Go inside the worlds of art, fashion, design, and lifestyle.
The Sharjah Art Foundation hosted its annual March Meeting summit earlier this month around the theme “The Afterlives of the Postcolonial.” Each year, a critical topic in the art and cultural worlds is dissected through tailored talks, panels, and presentations, shedding light on the ideas, theories, and practices that shape it. For the 2022 edition, online and on-site lectures were held by artists, curators, activists, architects, scholars, and more to examine the past, present, and future legacies and ideas of postcolonialism. Whitewall was there to engage in this year’s programming and hear from changemakers that are questioning, continuing, and altering its narratives.
Encompassing challenges rooted in colonialism that have transformed the cultural and artistic worlds, the four days of mindful conversation at the Sharjah Institute of Theatrical Arts were joined by six new exhibitions across several spaces. Themes ranging from racism and reparation to climate change and structural inequalities dug below the social studies surface for a closer look at how indigeneity, sovereignty, and mass migration have impacted artifacts and surveillance, and both of their roles in society and art. New concepts that have emerged in educational settings in the last three or so decades were also discussed, such as intersectionality, coloniality, decoloniality, and gender identities.
Kicking off the March Meeting on March 4 was the conversation “Exhibiting the Postcolonial Archives,” led by Iftikhar Dadi, Ntone Edjabe, Naeem Mohaiemen, and Ala Younis. It explored historical events and landmarks in relation to postcolonial archives, and the idea of identifying works and artifacts that should or should not be exhibited and in varying contexts.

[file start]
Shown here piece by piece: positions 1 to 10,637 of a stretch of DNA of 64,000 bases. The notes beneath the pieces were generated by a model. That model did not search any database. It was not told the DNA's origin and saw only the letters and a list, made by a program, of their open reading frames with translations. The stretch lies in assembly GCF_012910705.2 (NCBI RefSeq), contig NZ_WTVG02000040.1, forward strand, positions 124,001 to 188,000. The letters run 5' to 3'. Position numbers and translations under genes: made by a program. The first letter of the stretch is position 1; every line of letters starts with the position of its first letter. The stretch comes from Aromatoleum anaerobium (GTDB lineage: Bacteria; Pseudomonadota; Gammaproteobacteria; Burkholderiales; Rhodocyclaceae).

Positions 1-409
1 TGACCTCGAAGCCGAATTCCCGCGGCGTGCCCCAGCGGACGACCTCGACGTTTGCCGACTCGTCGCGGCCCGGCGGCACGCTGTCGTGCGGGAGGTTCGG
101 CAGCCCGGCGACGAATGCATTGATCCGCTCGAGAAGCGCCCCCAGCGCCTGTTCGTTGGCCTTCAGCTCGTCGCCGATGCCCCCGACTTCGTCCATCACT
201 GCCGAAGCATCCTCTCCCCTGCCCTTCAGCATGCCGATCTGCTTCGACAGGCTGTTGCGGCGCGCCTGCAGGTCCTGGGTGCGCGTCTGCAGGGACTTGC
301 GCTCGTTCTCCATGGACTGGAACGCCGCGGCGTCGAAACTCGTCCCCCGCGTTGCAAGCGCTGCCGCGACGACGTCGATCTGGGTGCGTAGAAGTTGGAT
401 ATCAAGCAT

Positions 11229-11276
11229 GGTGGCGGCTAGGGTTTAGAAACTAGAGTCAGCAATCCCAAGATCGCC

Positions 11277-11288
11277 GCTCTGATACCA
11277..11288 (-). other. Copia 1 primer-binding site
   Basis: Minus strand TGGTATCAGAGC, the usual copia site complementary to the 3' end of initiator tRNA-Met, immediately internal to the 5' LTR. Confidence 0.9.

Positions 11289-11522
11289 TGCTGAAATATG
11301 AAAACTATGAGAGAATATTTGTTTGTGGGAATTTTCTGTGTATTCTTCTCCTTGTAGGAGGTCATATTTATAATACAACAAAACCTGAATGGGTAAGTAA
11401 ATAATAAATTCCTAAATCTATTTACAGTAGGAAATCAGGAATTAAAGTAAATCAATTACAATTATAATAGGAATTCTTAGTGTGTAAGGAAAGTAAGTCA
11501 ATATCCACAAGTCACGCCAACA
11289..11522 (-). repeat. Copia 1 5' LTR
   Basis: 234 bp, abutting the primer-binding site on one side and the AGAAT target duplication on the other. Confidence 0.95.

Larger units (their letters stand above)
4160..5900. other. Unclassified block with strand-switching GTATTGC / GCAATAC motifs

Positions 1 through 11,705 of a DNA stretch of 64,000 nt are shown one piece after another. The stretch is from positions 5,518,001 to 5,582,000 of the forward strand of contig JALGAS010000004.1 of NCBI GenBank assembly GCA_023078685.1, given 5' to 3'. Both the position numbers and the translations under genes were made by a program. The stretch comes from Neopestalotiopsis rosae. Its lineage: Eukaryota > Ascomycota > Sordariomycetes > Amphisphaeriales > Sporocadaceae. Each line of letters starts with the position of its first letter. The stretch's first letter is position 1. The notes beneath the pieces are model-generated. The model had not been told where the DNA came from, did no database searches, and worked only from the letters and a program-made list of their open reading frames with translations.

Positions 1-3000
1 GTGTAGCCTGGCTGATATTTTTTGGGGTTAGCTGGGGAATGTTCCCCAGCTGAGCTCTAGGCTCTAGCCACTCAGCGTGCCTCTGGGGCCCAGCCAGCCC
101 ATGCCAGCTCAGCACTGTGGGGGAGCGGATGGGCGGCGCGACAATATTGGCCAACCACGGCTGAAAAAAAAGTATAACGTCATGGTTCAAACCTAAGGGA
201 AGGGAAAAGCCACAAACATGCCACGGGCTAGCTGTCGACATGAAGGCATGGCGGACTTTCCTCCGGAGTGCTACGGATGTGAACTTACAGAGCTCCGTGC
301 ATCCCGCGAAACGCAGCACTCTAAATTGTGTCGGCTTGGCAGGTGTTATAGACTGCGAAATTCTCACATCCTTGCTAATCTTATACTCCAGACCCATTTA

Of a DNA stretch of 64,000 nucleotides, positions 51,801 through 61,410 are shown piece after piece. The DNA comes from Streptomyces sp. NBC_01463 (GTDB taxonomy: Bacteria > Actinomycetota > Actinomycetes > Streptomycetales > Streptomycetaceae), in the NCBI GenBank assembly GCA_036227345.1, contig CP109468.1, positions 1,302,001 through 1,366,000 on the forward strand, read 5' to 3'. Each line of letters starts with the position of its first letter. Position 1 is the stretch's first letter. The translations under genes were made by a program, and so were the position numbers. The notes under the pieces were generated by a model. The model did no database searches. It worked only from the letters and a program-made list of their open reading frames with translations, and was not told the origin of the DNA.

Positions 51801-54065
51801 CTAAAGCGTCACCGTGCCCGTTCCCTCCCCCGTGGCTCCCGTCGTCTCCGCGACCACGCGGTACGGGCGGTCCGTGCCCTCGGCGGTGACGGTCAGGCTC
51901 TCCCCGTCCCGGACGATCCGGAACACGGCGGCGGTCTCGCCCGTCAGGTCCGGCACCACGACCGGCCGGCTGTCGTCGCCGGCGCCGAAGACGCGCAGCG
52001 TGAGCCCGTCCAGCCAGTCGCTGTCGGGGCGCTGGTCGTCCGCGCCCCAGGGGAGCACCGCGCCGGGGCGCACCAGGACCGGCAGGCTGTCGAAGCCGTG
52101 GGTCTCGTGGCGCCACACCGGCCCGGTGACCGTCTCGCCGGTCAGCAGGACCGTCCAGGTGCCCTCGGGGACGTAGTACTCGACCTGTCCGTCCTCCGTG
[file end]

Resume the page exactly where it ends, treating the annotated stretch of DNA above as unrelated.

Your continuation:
On March 5, Hoor Al Qasimi, the President and Director of the Sharjah Art Foundation, offered welcome remakrs, followed by Gayatri Chakravorty Spivak's discussion on the “Imperatives to Reimagine the Postcolonial” before the dialogue “Persistent Structural Inequalities: Settler Colonialism, Segregation and Apartheid” between Noura Erakat, Premesh Lalu, Khalil Rabah, and Nathalie Handal.
That afternoon, talks continued with “Migrations to the North, Forced Repatriation, and the New Middle Passage” by Zahid Chaudhary, Ayesha Hameed, Bouchra Khalili, Rachid Koraichi, and Awam Amkpa, as well as “Persistent Structural Inequalities: Indigeneity, and Sovereignty” by Brook Andrew, Gerald McMaster, Jolene Rickard, Megan Tamati-Quennell, and Iftikhar Dadi.
The panel on March 6, “The Environment, Climate and Global Warming, and the Anthropocene,” was held by John Akomfrah, Carolina Caycedo, T J Demos, Hrair Sarkissian, and Amy Niang, focusing on the current environmental crisis. Later, “Restitution and Reparation of Looted Artworks and Artefacts” began, with David Adjaye, Ngaire Blankenberg, Chika Okeke-Agulu, Michael Rakowitz, and Salah M. Hassan guiding the public through museum practices and policy-making dealing with conserving and exhibiting looted artifacts in educational and cultural settings.